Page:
Autism: How to Handle a Child Running Away from School

When a Child with Autism Runs Away from School, What's a Parent to Do?

Photo source: NY Daily News

As many know, children with autism spectrum disorder are prone to wandering behaviors, leading to a constant worry for many parents. These worries came true recently when a child ran away from school in East Harlem. While these dangers are always present, there are certain precautions both parents and schools themselves can take.

Wandering behavior

Approximately one in 68 children are estimated to be diagnosed with autism spectrum disorder in the United States, and about half of those children have been found to succumb to wandering behavior according to research by the Interactive Autism Network.

A huge danger associated with wandering behavior in children with autism spectrum disorder is that many of them are not able to communicate with the people that eventually find them. This can be as basic as telling them they are lost, or what their name is. As a result, even when they are found, often people cannot sufficiently help them.

Occasionally, there will even be fatalities associated with wandering behavior - particularly if the child walks into traffic or into a body of water. As a result, many parents live in constant fear.

A nightmare come true

For Tamika Wilson, worrying about the safety of her son, five-year-old Paris Jay Washington, is a constant. Unfortunately, her biggest fears came true after her son wandered out of school in East Harlem.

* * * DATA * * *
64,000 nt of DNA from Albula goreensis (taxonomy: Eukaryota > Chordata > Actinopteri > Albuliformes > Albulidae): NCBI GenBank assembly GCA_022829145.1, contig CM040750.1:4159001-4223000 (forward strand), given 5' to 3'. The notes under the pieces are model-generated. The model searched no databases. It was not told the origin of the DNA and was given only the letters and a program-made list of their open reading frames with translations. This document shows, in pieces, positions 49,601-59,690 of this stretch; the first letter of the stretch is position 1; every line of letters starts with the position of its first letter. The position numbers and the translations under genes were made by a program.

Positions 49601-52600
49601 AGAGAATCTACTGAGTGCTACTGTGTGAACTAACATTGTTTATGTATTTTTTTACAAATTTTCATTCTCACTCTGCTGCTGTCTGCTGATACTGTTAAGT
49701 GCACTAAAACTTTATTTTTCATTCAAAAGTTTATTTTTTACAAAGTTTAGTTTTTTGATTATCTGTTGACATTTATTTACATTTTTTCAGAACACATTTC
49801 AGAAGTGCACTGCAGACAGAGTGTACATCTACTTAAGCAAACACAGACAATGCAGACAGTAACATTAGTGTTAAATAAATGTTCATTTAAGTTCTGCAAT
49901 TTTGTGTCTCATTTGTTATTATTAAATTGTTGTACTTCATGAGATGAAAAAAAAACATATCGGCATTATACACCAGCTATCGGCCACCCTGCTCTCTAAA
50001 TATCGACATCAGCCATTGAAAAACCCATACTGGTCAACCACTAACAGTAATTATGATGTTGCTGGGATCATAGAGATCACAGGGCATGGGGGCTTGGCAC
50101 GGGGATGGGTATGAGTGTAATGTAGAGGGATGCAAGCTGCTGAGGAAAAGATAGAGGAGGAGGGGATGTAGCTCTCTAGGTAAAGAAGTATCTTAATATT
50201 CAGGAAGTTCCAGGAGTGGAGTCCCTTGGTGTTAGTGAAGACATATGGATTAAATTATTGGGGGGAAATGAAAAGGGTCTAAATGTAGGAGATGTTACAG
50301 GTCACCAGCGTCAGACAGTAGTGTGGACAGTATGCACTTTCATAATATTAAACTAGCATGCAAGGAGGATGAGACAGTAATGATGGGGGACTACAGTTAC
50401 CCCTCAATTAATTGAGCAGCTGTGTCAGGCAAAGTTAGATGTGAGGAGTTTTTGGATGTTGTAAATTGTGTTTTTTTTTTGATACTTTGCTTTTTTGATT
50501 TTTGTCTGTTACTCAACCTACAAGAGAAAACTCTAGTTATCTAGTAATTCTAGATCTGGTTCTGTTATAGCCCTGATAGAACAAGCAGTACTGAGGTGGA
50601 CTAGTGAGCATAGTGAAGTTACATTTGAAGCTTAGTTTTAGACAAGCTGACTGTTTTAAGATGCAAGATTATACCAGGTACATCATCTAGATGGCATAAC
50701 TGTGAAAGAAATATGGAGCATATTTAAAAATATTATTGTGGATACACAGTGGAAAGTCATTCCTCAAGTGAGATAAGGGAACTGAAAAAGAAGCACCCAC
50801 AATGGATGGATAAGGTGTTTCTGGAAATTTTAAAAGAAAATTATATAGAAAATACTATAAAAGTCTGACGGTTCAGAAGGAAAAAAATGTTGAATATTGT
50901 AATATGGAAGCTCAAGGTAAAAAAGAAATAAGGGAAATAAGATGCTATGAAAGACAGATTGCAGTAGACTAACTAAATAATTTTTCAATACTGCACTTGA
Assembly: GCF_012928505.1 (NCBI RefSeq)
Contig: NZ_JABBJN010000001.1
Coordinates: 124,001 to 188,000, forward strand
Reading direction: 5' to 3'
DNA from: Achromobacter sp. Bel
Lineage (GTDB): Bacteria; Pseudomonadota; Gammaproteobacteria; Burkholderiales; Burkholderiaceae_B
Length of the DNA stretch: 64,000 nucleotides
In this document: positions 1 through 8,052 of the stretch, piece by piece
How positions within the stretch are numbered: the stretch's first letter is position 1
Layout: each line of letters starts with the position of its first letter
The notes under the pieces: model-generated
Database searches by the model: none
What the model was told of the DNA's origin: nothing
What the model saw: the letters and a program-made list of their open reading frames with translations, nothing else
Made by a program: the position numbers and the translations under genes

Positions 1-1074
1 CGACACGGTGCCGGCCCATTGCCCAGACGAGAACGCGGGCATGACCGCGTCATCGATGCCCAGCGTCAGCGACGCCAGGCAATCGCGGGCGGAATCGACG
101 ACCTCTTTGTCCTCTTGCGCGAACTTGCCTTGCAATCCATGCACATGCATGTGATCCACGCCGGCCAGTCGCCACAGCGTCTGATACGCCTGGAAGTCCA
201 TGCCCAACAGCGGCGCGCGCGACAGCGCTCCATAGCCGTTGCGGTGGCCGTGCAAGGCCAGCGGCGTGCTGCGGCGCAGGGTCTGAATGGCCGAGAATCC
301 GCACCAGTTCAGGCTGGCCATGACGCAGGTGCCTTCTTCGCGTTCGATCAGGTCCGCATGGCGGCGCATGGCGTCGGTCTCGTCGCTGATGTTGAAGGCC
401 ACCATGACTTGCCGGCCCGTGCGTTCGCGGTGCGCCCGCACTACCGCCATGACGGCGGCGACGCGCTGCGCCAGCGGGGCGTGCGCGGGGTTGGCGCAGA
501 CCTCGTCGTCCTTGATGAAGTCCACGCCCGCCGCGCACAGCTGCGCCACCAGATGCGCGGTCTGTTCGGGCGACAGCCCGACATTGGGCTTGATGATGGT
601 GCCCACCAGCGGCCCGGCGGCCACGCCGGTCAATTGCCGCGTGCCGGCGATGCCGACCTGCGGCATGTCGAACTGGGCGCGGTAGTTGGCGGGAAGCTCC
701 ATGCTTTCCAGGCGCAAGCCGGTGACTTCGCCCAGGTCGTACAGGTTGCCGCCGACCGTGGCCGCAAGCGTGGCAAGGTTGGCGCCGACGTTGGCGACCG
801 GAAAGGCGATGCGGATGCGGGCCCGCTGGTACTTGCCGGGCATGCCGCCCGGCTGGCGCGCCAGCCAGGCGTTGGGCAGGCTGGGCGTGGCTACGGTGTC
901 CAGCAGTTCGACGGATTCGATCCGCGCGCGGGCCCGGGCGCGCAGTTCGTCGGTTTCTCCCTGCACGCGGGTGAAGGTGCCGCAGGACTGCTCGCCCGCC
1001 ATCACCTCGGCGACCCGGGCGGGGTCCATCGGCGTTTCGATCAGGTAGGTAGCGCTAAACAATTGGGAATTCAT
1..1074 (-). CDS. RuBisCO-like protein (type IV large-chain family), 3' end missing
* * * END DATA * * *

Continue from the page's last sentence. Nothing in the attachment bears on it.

On a Monday morning, school officials at The Mosaic Preparatory Academy called her to alert her to the situation. They said that he was last seen around 10:30 in the morning, playing with other children on the playground at recess.

Wilson explained why this has to be taken so seriously: "It's a very dangerous situation. I feel they were very negligent with the supervision that they have for my child."

She was furious that the school let this happen, especially as he was able to wander for many blocks before anyone even picked up on the fact that he was gone. She explained: "We don't know how long he was missing, where he was at, he could have been anywhere."

Paris has immense struggles communicating, making the situation even more grave. His mother mentions some of the many disasters that could have easily befallen her son, "he could have gotten hit by a car as he crossed a street. Everything. You see how many buildings there are. Anybody could have just snatched him."

Not only was she disappointed by the negligence of the school, but they did not contact her until Paris was back at the school - leaving her unaware while her child was lost.

While there is no way to know exactly where Paris went, authorities believe that he went up Park Avenue at East 111th Street, and it is possible, although unsure, that someone was chasing after him. When he got to East 115th Street and Park Avenue, a cab driver was alarmed at the sight of such a young boy wandering alone looking lost, so he called the police.

A statement was issued by officials at the Department of Education: "The school followed protocol and the student was quickly and safely found nearby. Safety always comes first and we will ensure appropriate supports are provided to the family."

Despite the Department of Education's statement, Wilson is still extremely disappointed with how the school handled the situation. As a result, she is speaking with an attorney to seek a better arrangement for her son. She explained, "We will let him help us find another school for him, and also come and speak with the principal about what happened and look at the cameras and stuff."